Toddler battling rare cancer seeks bone marrow donor


RICHMOND, Va. (WRIC) — Two-year-old Ihanu Merrill loves his family, Toy Story, and adventures on the playground. But he’s also fighting for his life, battling a rare type of leukemia, without a registered match in the world to save him.

After several tests, Merrill was diagnosed with Juvenile myelomonocytic leukemia (JMML) on February 14, just over two months before his second birthday.

“It is a rare form of leukemia that affects children under the age of four,” Merrill’s mother, Isla Moore, tells 8News. “It’s so rare that places like St. Jude’s, they don’t have a trial for it. It’s one of those things where he had to go through all this genetic testing just to find out what it was.”

Courtesy: HERO HANU

Moore says it all started in January 2020. Merrill’s gums were bleeding, and his mom knew something wasn’t right.

“I took him to his dentist for that, and she prescribed some antibiotics and we went on about our business,” Moore said. “Further on down the line, we ended up having to go to the emergency room because blood work was done at his pediatrician’s office and it came back where the numbers were off.”

Merrill has been undergoing chemotherapy at the Virginia Commonwealth University (VCU) Massey Cancer Center since February, but Moore says they’re now at the point where that kind of treatment will no longer be effective.

“He’s at VCU now, getting his last dose of the chemo, so we’re basically at the eleventh hour right now,” Moore said. “The only way to cure it, usually, is a bone marrow transplant.”

But Merrill is Moore’s only son, making it difficult to find a perfect match for a transplant.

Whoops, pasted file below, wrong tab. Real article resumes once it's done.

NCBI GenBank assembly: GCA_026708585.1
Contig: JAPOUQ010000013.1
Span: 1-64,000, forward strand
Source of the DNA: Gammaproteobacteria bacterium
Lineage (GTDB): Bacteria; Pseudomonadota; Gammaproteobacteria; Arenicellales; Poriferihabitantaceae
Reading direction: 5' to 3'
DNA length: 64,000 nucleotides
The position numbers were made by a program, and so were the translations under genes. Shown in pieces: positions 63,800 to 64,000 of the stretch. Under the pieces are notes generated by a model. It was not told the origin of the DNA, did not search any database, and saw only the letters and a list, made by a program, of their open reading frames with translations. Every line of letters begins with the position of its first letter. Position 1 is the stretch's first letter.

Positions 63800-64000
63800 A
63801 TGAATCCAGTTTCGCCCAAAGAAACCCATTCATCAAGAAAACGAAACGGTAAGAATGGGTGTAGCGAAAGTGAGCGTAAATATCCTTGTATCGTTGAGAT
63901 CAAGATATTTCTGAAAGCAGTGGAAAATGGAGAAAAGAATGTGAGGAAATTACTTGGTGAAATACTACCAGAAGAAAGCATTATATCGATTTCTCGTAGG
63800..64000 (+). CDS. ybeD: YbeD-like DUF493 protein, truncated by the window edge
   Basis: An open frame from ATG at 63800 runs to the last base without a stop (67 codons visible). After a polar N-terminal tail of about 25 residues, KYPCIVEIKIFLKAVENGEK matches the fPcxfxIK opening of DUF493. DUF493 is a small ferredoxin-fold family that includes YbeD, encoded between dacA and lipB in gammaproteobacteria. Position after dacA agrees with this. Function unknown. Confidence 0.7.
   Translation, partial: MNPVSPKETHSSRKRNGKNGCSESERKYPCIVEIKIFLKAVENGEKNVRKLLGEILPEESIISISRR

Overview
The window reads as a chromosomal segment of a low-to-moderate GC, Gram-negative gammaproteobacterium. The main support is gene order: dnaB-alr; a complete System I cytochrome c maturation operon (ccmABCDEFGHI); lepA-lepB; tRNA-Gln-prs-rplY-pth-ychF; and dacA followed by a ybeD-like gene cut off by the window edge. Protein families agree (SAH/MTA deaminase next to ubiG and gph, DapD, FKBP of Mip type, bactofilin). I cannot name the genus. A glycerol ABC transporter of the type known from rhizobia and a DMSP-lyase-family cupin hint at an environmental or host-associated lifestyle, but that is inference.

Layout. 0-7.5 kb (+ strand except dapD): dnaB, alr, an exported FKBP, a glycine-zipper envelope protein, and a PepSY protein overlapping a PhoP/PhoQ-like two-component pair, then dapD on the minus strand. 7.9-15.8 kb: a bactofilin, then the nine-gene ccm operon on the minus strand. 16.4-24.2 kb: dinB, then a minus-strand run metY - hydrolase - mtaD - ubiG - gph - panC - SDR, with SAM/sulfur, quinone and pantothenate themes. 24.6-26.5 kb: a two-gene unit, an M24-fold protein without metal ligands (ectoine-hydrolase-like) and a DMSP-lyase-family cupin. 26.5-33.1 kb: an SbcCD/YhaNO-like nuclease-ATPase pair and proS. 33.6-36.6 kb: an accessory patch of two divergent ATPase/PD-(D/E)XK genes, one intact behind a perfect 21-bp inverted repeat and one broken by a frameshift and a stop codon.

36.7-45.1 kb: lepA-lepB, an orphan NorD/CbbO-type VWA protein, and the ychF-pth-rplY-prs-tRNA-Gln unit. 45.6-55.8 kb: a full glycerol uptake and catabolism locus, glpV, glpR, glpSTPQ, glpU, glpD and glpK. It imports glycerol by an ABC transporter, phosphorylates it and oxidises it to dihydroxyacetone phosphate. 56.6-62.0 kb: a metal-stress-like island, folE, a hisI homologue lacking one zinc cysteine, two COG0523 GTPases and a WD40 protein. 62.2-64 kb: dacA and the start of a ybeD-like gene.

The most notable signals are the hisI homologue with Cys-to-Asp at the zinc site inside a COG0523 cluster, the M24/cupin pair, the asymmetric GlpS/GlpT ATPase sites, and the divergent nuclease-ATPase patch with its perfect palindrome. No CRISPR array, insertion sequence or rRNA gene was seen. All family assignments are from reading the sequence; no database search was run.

“He has a half match in his father, but he doesn’t have a full match,” Moore said. “There’s a lot of complications that could come with having a half match, so that’s where the issue really lies.”

A search of the global database turned up empty. That’s why Moore is partnering with Mason’s Toy Box to hold a bone marrow drive, in the hopes that someone not currently registered will turn out to be a match for Merrill.

The drive is being held Thursday, October 22 from 3 to 7 p.m. at 11861 W. Broad Street in Richmond, Va., across from Short Pump Mall. Saliva swabs will be collected in a drive-thru car parade to maintain social distancing and minimize COVID-19 risks.

“We want to make sure that everybody walks away with this feeling like they could have possibly accomplished something. Well, they would have accomplished something just by being there,” Moore said, “but walk away with that and then also feeling like they did it in a safe way.”

Finding a perfect match for a bone marrow transplant is even more difficult for Merrill because of his heritage, his mother tells 8News.

Courtesy: HERO HANU

“His father is Native American and French, and they’re from up north, they’re from the Boston area, so there may be other things there. My heritage, as far as we know, is African American, Italian, and also Native American, possibly Cherokee,” Moore said. “If you’re a person of color, it is really a much harder road to find a match.”

But Moore is determined to find a match for her son, who will turn three in March.

“He is beautiful. I know every mother says that, but he’s beautiful, trust me. But he is really, really smart, he’s funny,” Moore said. “His name means ‘he who laughs,’ his first name, and his middle name means ‘he who inspires all,’ and he is the perfect combination of that, to me.”

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